16. There are also a number of situations where someone’s claim for asylum fails but they are unable to return to the country they have left because there is no stable state to return to or it is unclear where they should return. The Home Office should clarify these people’s status with regards to the new eviction process.

Eviction route 2

17. Clause 13 (2) section 33E allows the landlord to terminate a tenancy if one of the tenants no longer has the right to rent but the others do . Crisis is concerned that this new eviction route will lead to people who do have the right to rent becoming at risk of homeless ness . Whilst we welcome the provision which gives courts the option to transfer the tenancy to the remaining tenants who do have the right to rent, there is no obligation for the courts to do so. Both the National Landlords Association and Residential Landlords Association raised this issue in their oral evidence to the committee and pointed out that it would be very difficult to implement We are very concerned that for many tenants, the uncertainty will prompt them to begin to look for another home in order to avoid homelessness.

18. Crisis is concerned that this new proposed eviction route will make it much harder for people to share accommodation, despite the government expectation that more people will live in shared accommodation following the extension of the shared accommodation rate to single people under the age of 35. The Home Office should include information of the potential risks of having a joint tenancy in DCLG’s ‘How to Rent’ guide, in light of the proposed new eviction route for households where some tenants do have the right to rent and other don’t.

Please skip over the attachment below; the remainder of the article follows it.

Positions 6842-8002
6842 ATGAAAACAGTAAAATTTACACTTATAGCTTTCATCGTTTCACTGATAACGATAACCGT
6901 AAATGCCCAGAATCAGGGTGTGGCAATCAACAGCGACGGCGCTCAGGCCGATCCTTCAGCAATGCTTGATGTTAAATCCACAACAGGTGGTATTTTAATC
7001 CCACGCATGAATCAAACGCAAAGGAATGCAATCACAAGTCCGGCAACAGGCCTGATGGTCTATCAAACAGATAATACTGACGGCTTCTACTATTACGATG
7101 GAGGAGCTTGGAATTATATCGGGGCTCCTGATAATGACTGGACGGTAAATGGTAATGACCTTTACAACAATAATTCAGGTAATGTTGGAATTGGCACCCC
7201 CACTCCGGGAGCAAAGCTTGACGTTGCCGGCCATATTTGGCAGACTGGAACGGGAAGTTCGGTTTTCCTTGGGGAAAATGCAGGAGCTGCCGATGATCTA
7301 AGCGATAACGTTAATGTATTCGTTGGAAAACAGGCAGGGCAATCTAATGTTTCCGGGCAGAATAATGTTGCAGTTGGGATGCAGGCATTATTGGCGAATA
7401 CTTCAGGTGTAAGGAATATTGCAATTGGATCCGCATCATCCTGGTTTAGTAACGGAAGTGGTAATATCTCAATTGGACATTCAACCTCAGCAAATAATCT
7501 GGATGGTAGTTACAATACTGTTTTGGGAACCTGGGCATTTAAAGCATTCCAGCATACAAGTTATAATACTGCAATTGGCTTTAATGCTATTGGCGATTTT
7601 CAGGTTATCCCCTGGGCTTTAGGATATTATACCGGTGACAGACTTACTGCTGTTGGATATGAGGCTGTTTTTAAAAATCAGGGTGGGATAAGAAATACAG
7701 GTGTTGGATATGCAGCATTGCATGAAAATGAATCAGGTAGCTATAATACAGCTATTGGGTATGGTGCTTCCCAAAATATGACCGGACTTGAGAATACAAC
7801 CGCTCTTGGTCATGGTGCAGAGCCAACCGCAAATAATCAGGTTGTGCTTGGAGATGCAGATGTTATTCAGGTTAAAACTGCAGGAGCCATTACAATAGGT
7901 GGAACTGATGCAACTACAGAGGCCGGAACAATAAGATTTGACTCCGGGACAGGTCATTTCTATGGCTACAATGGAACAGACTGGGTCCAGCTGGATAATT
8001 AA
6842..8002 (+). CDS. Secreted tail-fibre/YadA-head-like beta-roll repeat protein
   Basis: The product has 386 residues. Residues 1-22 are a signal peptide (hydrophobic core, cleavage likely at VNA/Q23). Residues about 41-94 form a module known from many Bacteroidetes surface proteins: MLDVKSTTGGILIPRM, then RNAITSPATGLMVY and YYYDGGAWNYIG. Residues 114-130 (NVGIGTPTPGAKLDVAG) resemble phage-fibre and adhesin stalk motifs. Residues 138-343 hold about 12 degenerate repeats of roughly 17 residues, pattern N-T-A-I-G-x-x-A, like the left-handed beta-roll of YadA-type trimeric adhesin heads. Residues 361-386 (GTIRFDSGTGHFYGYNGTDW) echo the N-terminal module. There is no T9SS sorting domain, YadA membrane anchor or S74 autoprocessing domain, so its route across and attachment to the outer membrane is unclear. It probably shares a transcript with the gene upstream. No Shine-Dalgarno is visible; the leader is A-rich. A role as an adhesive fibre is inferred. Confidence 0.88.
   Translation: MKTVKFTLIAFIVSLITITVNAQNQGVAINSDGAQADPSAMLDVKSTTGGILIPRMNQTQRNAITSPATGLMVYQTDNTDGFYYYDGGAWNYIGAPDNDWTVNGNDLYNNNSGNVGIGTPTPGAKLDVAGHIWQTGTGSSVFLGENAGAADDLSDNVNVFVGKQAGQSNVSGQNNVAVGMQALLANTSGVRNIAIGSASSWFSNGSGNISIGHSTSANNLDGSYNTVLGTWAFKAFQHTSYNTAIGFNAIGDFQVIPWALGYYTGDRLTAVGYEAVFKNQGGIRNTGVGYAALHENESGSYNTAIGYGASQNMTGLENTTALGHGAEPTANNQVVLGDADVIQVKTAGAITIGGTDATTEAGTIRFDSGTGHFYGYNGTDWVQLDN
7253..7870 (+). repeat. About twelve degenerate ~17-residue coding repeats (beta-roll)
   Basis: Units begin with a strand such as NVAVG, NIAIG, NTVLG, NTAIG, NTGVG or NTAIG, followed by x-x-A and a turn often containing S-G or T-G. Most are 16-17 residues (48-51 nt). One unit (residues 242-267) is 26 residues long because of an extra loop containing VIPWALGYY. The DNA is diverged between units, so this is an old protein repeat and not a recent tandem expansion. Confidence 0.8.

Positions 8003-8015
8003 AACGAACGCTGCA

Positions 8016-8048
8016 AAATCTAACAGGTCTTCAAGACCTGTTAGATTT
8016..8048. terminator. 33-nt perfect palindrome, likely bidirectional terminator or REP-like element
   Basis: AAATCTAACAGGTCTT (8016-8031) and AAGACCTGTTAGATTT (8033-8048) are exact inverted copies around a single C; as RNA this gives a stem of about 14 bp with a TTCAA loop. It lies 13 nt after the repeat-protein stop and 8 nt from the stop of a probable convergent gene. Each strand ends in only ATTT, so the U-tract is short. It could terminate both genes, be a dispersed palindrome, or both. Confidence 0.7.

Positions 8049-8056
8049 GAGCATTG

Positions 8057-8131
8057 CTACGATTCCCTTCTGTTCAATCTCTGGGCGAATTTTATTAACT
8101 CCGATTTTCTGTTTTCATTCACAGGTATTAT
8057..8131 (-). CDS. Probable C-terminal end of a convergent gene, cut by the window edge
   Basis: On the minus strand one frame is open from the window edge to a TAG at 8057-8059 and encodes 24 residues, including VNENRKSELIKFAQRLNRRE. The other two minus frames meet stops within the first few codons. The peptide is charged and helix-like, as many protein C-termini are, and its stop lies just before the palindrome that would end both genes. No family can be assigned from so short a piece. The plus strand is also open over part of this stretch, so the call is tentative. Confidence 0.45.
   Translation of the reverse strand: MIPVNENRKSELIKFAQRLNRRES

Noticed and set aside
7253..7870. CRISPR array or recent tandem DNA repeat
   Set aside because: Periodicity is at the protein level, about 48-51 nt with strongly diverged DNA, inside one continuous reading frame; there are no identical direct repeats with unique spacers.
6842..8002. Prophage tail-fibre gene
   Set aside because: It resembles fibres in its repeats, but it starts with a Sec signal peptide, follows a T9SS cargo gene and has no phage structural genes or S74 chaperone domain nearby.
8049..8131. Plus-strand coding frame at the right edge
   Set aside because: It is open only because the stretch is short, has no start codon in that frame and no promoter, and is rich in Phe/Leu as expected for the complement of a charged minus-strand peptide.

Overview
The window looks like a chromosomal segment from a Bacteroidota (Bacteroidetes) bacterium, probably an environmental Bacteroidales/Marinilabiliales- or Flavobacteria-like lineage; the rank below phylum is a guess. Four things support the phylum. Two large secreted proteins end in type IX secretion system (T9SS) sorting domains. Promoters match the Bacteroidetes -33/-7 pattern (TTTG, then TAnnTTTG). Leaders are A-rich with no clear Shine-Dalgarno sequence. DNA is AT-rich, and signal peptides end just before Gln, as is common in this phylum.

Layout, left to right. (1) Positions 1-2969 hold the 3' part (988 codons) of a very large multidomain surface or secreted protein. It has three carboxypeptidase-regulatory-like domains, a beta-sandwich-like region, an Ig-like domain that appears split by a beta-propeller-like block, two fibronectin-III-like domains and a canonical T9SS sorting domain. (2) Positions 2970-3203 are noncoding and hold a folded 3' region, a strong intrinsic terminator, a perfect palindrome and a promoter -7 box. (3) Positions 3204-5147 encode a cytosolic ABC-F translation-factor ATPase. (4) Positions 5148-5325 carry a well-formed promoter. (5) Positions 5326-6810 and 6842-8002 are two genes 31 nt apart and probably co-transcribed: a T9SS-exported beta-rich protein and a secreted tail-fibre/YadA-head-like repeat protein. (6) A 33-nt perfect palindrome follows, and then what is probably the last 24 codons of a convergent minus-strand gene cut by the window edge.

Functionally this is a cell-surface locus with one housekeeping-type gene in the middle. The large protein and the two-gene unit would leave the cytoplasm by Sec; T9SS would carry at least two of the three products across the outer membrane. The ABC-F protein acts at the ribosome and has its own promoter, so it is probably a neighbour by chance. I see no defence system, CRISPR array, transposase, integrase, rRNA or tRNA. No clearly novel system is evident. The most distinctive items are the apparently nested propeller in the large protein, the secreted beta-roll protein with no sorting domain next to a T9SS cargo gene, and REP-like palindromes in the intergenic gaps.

19. Crisis also seeks clarification that in situations where a person who does not have the right to rent but has been living with family and friends as a guest, rather than paying rent, the rest of the household will not face eviction.

20. Crisis is supportive of amendment 69 which clarifies how a landlord can serve a notice terminating the tenancy. We would stress however that landlord must have to send the notice by recorded delivery and not just by post.

About Crisis

Crisis is the national charity for single homeless people. We are dedicated to ending homelessness by delivering life-changing services and campaigning for change. Our innovative education, employment, housing and well-being services address individual needs and help people to transform their lives.

As well as delivering services, we are determined campaigners, working to prevent people from becoming homeless and advocating solutions informed by research and our direct experience. Crisis has ambitious plans for the future and we are committed to help more people in more places across the UK. We know we won’t end homelessness overnight or on our own but we take a lead, collaborate with others and, together, make change happen.

October 2015


[1] Evaluation of the Right to Rent Scheme (2015), Home Office

[2] Evaluation of the Right to Rent Scheme (2015), Home Office

Prepared 29th October 2015